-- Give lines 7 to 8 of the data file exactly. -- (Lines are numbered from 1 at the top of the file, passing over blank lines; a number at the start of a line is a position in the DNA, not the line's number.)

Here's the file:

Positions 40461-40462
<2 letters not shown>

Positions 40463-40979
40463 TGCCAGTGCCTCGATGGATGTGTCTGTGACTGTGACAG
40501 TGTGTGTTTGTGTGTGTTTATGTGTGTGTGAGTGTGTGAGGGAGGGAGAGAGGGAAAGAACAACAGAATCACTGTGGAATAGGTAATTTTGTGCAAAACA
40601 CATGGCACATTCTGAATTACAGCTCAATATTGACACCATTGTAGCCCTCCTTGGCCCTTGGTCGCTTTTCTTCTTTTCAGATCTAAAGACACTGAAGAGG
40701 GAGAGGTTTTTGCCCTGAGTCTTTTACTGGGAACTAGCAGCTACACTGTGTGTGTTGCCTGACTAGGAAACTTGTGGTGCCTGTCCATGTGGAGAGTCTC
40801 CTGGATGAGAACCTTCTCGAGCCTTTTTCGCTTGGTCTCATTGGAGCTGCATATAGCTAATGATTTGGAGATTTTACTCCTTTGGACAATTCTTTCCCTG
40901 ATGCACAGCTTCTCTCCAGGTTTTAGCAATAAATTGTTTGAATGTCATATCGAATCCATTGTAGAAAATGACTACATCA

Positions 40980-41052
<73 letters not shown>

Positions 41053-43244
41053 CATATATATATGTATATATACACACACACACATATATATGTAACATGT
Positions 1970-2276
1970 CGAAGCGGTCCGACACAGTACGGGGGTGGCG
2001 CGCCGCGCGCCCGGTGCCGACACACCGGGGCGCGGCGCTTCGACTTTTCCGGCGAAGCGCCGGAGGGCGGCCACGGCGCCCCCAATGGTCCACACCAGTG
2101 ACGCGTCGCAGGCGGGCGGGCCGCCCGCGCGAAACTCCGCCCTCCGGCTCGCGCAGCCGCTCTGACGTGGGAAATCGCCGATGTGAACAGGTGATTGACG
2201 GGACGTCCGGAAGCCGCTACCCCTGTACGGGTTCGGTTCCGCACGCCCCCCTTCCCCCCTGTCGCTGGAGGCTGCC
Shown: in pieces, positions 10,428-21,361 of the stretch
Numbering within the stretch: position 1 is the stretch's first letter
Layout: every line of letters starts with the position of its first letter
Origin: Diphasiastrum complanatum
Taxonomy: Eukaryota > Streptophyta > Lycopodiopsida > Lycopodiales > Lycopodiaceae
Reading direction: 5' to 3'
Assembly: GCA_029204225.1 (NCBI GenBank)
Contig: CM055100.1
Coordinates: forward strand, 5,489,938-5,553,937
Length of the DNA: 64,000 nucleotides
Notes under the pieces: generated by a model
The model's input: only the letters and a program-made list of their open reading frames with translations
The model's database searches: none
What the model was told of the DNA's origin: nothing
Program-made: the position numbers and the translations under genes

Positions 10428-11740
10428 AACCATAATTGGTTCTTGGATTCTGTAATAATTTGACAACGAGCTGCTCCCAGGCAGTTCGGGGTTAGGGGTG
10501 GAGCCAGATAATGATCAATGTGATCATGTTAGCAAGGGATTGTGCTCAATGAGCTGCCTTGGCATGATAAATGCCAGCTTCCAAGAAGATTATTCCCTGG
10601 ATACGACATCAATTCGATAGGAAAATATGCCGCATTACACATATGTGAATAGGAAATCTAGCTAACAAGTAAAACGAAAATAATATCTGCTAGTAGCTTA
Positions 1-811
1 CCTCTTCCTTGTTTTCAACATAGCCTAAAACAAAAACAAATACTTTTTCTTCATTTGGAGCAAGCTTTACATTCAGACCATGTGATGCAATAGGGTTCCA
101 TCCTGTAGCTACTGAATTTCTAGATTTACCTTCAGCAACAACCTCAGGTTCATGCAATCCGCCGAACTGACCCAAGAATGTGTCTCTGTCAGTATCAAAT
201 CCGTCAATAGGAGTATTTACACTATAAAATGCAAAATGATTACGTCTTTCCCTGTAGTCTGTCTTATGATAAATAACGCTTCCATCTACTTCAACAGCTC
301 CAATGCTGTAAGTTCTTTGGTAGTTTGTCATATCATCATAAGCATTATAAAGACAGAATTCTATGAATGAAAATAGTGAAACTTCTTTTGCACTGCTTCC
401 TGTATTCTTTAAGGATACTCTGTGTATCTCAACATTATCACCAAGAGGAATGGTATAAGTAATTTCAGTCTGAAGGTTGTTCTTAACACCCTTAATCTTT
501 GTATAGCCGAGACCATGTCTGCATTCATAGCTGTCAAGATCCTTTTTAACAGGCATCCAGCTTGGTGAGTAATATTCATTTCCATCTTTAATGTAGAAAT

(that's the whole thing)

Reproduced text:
40701 GAGAGGTTTTTGCCCTGAGTCTTTTACTGGGAACTAGCAGCTACACTGTGTGTGTTGCCTGACTAGGAAACTTGTGGTGCCTGTCCATGTGGAGAGTCTC
40801 CTGGATGAGAACCTTCTCGAGCCTTTTTCGCTTGGTCTCATTGGAGCTGCATATAGCTAATGATTTGGAGATTTTACTCCTTTGGACAATTCTTTCCCTG